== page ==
We got to the ballpark just as batting practice was ending. I quickly set down my seat cushion and retrieved my scorebook and began writing down the line-up. Halfway through the Rockies order my pen stopped working. I usually keep a spare pen in my bag but I remembered it too had flown across the kitchen and under the refrigerator during my earlier challenge and I didn’t take time to get it. Well, the team shop sells pens, I will just get one there. I went to the team shop to buy a pen. As long as I was there I grabbed another Diamondbacks hat and shirt (you can never have too many of those right?). When I got to the cashier I handed them my credit card. I went to give them my Season Ticket holder discount card but remembered that I left that in my seat cushion. The cashier handed my card back to me and stated that it was expired. I forgot to put my new credit card in my wallet. I set the hat and the shirt aside and rummaged through my pocket to find some cash for the pen. With pen in hand I ran back to my seat deciding I would forgo getting a Hungry Hill Sausage since it was almost time for the game to start. When I got to the top of my section a new usher stopped me and asked for my ticket. My ticket of course was in my seat cushion down at my seat. The usher didn’t want to let me down there without a ticket. I was caught in a circular loop here. What was worse was this same usher and I have had this discussion 3 times at 3 different games so she knows me and that I am a season ticket holder. I gave up and went down another aisle to get to my seat.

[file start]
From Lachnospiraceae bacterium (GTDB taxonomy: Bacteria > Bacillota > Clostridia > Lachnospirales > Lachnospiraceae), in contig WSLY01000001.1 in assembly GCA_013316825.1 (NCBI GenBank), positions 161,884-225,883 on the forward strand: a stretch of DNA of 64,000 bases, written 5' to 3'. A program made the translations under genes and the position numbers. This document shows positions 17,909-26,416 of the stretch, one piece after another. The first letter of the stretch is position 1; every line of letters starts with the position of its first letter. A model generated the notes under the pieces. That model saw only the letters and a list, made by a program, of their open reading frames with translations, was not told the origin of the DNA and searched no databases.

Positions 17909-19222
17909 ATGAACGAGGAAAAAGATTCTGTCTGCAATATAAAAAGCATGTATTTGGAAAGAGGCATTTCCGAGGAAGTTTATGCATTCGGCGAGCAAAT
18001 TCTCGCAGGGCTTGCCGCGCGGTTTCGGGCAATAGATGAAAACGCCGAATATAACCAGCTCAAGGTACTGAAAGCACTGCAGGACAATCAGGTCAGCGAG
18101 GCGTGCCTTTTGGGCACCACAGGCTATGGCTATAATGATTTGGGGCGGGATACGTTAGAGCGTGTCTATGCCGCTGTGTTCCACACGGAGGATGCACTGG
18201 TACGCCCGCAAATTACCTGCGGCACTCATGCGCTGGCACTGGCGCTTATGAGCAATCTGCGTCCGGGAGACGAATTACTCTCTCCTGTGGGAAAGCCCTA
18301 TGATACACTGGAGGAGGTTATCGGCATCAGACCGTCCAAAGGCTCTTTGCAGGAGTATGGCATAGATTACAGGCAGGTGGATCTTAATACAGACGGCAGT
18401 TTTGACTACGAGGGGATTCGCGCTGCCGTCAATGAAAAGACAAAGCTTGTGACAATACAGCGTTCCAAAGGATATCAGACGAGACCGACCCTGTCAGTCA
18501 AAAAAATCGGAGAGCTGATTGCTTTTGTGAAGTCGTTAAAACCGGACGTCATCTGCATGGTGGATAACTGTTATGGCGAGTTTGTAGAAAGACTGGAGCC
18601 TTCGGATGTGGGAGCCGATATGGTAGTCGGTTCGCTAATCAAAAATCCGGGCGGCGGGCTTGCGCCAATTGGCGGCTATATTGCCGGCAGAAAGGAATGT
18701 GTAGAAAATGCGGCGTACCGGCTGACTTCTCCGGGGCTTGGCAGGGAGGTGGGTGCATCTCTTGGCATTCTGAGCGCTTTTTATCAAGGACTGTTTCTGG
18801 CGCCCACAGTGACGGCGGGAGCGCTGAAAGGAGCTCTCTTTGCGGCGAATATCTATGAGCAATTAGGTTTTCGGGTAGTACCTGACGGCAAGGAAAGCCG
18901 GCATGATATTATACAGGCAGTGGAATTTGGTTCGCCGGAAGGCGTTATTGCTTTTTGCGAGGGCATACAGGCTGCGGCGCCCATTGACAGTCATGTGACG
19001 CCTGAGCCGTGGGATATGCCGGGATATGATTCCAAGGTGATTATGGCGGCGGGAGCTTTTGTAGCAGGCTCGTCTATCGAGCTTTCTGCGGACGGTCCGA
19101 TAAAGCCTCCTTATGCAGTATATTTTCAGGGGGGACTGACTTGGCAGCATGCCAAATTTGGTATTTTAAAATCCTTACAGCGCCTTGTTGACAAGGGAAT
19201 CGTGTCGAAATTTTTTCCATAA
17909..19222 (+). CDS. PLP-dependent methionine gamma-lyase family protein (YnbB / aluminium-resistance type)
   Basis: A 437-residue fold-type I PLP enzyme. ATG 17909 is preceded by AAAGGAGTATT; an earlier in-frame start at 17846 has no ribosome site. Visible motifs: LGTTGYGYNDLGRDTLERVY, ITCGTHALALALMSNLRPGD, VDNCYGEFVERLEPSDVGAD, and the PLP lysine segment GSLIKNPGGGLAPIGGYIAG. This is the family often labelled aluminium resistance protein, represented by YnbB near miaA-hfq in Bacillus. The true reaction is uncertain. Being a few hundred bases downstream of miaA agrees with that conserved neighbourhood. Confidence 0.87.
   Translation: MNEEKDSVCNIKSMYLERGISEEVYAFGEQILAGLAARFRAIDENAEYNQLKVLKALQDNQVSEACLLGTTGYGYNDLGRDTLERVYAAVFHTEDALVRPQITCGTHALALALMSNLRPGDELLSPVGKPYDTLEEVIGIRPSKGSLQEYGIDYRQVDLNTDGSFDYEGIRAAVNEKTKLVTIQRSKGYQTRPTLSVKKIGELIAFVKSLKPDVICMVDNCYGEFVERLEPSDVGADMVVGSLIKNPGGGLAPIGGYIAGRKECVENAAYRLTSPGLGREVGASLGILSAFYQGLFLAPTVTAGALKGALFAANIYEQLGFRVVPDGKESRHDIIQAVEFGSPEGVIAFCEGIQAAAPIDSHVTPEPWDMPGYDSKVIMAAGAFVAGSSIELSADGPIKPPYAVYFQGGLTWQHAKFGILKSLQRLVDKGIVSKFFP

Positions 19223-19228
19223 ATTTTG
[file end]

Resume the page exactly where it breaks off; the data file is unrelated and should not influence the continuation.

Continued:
When I arrived at our row I found that I had neighbors sitting next to me. On both sides were two couples who combined weighed the equivalent of my car. I’m not a small guy myself but I was dwarfed in comparison to these people. I slid into my seat and began to once again work on my scorebook. Two rows behind me entered 4 Colorado Rockies fans that began chanting Rockies cheers from the moment they entered the stadium and did not stop until the final out was recorded. The woman to my right found them hysterical and thought her boyfriend’s comments back to them were even funnier. Her laugh was a combination of a cackle and an asthma attack. The woman to my left had this nervous habit of bouncing her leg at about 500 bounces per minute. I was beginning to worry about potential fire hazard as that much friction on a pair of polyester pants could cause them to ignite. Being smashed in my seat her bouncing made keeping score kind of like trying to write a novel in a moving car on a gravel road. At one point I looked down and thought I had written that the starting Diamondbacks pitcher was Plescott Bohemian.